Lucy Hopman, the widow of the legendary Australian Davis Cup player and a captain Harry Hopman has died at the age of 98. They had moved to the USA in the early 70's and Harry worked at the Port Washington Tennis Academy where he had a chance to work with John McEnroe and Vitas Gerulaitis.
They had moved to Florida in 1975 where Lucy was helping her husband to manage the Harry Hopman International Tennis program and once Harry died in 1985 the tennis camp had been moved to Saddlebrook Resort in Wesley Chapel near Tampa where Lucy did everything to keep the legacy of her husband alive (Martina Hingis, Jennifer Capriati and Mardy Fish were all training there).
Harry was honored at home in Australia as well, with the official ITF mixed team tournament kicking off in January 1989 with twelve teams. Lucy Hopman, the 'Queen of the Cup' had traveled from her Florida home to Perth for 26 straight years (she was there to give the trophy to the French team in 2014) and she was forced to miss the event for the first time in 2015 at the age of 94!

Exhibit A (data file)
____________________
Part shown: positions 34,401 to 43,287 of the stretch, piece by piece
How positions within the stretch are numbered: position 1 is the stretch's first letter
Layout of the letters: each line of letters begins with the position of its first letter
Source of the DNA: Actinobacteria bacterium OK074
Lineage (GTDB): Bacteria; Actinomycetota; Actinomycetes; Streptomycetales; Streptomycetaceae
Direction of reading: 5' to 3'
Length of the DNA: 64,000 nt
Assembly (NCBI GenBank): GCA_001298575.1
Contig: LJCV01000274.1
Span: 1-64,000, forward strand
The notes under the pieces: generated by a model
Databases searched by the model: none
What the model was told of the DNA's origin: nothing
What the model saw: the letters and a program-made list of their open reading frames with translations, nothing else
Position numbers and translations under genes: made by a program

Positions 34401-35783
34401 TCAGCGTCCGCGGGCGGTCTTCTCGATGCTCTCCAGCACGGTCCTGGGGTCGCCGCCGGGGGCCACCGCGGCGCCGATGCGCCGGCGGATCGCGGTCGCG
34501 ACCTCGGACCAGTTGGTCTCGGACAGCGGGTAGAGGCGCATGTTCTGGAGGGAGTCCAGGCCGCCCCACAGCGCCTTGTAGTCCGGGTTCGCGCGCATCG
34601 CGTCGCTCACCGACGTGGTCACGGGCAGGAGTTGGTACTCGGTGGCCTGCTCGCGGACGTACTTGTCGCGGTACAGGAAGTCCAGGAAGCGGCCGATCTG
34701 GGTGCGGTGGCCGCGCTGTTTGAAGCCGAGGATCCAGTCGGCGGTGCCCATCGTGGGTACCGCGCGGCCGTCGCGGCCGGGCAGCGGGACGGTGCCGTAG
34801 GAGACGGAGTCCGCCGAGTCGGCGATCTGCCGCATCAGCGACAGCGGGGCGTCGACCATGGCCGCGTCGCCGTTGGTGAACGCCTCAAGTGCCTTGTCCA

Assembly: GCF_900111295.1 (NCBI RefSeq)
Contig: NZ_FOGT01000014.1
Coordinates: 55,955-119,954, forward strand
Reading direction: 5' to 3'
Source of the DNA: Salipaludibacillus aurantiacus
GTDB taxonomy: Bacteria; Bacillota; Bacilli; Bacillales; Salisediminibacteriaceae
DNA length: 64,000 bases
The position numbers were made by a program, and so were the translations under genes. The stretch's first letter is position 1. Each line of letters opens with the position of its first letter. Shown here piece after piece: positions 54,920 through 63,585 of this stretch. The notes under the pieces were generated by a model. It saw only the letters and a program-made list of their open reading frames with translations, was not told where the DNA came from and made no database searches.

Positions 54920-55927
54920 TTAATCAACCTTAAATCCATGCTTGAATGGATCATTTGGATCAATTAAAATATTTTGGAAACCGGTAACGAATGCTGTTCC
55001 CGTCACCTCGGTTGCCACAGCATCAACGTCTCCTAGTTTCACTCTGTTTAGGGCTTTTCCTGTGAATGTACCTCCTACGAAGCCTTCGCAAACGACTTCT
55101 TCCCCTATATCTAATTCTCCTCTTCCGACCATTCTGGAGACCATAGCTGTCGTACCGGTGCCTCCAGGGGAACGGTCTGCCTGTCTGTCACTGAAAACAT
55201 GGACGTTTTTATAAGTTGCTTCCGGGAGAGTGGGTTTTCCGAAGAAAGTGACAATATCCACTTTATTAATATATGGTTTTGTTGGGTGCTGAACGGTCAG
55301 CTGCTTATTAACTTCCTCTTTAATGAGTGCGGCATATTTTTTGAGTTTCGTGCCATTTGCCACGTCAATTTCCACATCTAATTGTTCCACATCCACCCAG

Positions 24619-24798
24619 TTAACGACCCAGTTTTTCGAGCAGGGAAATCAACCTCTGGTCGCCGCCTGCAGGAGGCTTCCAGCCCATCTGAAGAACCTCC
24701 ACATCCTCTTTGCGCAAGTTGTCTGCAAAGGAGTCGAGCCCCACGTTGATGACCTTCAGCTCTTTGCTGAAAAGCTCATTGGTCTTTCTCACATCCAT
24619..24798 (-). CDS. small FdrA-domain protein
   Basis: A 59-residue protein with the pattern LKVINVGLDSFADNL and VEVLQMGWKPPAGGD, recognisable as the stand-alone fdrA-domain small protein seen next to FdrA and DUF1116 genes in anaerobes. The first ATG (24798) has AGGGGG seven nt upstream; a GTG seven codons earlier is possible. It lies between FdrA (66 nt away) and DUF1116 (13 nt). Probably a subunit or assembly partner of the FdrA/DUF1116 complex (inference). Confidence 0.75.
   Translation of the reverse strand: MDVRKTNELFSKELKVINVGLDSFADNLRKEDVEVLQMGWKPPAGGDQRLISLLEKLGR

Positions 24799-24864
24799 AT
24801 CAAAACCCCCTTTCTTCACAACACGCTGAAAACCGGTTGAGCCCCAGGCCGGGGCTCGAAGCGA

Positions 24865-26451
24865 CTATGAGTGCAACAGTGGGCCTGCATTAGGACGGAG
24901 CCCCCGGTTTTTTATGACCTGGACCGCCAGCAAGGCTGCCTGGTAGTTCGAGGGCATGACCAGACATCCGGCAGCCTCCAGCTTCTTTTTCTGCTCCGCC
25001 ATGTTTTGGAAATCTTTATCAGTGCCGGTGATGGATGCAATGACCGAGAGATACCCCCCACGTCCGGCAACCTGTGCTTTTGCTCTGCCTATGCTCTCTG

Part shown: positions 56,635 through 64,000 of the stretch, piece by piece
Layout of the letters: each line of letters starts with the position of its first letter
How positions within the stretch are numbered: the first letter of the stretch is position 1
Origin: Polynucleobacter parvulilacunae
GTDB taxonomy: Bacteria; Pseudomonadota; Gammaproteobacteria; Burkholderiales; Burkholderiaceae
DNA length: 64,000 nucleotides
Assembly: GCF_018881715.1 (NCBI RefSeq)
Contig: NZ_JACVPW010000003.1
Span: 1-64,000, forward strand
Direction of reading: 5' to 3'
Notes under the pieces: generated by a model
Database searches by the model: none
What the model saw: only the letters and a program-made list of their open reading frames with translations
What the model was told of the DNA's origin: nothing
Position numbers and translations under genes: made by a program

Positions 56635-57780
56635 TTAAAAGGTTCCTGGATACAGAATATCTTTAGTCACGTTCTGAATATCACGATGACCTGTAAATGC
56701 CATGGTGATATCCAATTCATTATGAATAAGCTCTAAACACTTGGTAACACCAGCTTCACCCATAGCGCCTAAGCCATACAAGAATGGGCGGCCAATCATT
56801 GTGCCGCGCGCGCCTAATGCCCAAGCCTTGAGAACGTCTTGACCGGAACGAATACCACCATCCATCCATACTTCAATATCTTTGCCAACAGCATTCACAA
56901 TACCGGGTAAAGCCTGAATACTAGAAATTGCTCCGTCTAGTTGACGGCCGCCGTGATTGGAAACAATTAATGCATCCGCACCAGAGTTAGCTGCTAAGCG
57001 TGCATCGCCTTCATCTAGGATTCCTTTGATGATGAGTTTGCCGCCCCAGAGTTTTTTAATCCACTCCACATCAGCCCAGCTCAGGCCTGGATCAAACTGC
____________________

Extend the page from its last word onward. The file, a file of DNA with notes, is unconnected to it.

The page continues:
“I was eager to return to Perth for HC 27, but more cautious heads prevailed,” she said back then. “When you’re 94, your mind sometimes wants one thing and your body prefers another.ALSO READ: US Open: Roger Federer dominates Nick Kyrgios to stay on title course
I’ll be thrilled to see the fans in the arena, to savor the great shot-making, and to watch my favorites– the ball kids. I love knowing that the parents of some of the ball kids were ball kids themselves at some of the early Hopman Cups.
I hope the people of WA will remember Harry Hopman’s love of tennis and his love of teaching tennis to others, no matter what their age or ability level. People who wished to improve their game earned his immediate attention.
It was just part of his character. Any time I watch tennis competition in person, I recall the joy that Harry felt in it. He never liked watching it as much as I did. Sitting in the stands just made him want to be on the court—and he was on the court right up to the day he died.
After dinner, the dancing had been going on for a while when I noticed Novak Djokovic approaching my table with a smile. The words that came out of his mouth—“Would you like to dance with me?”— are engraved in my brain.
He pushed me out onto the dance floor and for a moment we showed our best moves, to general acclaim. Of course I had admired Novak’s tennis game long before I ever danced with him, but at that New Year’s Eve Ball I learned firsthand what a thoughtful and generous person he is.”